The LCS problem, instead of dealing with lines in text files, is concerned with finding common items between two different arrays. For example,

let a := array {"The", "great", "square", "has", "no", "corners"}
let b := array {"The", "great", "image", "has", "no", "form"}

We want to find the longest subsequence possible of items that are found in both a and b in the same order. The LCS of a and b is

"The", "great", "has", "no"

Now consider two more sequences:

let c := array {1, 2, 4, 8, 16, 32}
let d := array {1, 2, 3, 32, 8}

Here, there are two longest common subsequences of c and d:

1, 2, 32; and
1, 2, 8

Note that

1, 2, 32, 8

is not a common subsequence, because it is only a valid subsequence of d and not c (because c has 8 before the 32). Thus, we can conclude that for some cases, solutions to the LCS problem are not unique. If we had more information about the sequences available we might prefer one subsequence to another: for example, if the sequences were lines of text in computer programs, we might choose the subsequences that would keep function definitions or paired comment delimiters intact (instead of choosing delimiters that were not paired in the syntax).

On the top level, our problem is to implement the following function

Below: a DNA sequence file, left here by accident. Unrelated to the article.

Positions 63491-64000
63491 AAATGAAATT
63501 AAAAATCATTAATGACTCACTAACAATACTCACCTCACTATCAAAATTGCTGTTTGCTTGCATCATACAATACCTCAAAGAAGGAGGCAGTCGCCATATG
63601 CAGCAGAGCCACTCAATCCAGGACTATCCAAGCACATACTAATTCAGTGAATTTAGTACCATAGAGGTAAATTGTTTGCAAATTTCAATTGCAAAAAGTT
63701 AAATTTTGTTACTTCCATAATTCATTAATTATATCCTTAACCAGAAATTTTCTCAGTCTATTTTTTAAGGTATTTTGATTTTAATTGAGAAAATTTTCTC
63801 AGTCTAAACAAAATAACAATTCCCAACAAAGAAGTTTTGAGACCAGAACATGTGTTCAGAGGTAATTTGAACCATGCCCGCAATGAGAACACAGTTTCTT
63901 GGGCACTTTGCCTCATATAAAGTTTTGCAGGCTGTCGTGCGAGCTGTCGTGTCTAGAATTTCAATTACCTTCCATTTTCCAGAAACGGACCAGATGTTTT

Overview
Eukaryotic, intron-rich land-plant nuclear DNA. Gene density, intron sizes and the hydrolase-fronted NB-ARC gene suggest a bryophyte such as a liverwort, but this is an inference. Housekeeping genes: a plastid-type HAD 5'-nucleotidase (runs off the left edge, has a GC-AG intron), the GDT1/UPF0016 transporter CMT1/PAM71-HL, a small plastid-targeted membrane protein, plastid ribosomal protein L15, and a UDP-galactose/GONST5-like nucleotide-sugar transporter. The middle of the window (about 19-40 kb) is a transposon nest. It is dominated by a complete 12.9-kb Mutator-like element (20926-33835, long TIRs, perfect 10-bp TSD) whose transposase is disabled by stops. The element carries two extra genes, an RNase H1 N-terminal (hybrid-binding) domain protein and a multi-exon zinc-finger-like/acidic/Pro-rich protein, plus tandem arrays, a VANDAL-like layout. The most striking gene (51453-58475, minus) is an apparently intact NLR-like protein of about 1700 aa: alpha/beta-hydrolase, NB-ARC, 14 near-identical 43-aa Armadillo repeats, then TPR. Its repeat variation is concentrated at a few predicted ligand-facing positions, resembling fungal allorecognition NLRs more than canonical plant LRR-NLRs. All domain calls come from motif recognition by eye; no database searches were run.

// lcs -- returns the longest common subsequence of a and b
function lcs(array a, array b): array

which takes in two arrays as input and outputs the subsequence array.

How do you solve this problem? You could start by noticing that if the two sequences start with the same word, then the longest common subsequence always contains that word. You can automatically put that word on your list, and you would have just reduced the problem to finding the longest common subset of the rest of the two lists. Thus, the problem was made smaller, which is good because it shows progress was made.

But if the two lists do not begin with the same word, then one, or both, of the first element in a or the first element in b do not belong in the longest common subsequence. But yet, one of them might be. How do you determine which one, if any, to add?

The solution can be thought in terms of the back tracking methodology: Try it both ways and see! Either way, the two sub-problems are manipulating smaller lists, so you know that the recursion will eventually terminate. Whichever trial results in the longer common subsequence is the winner.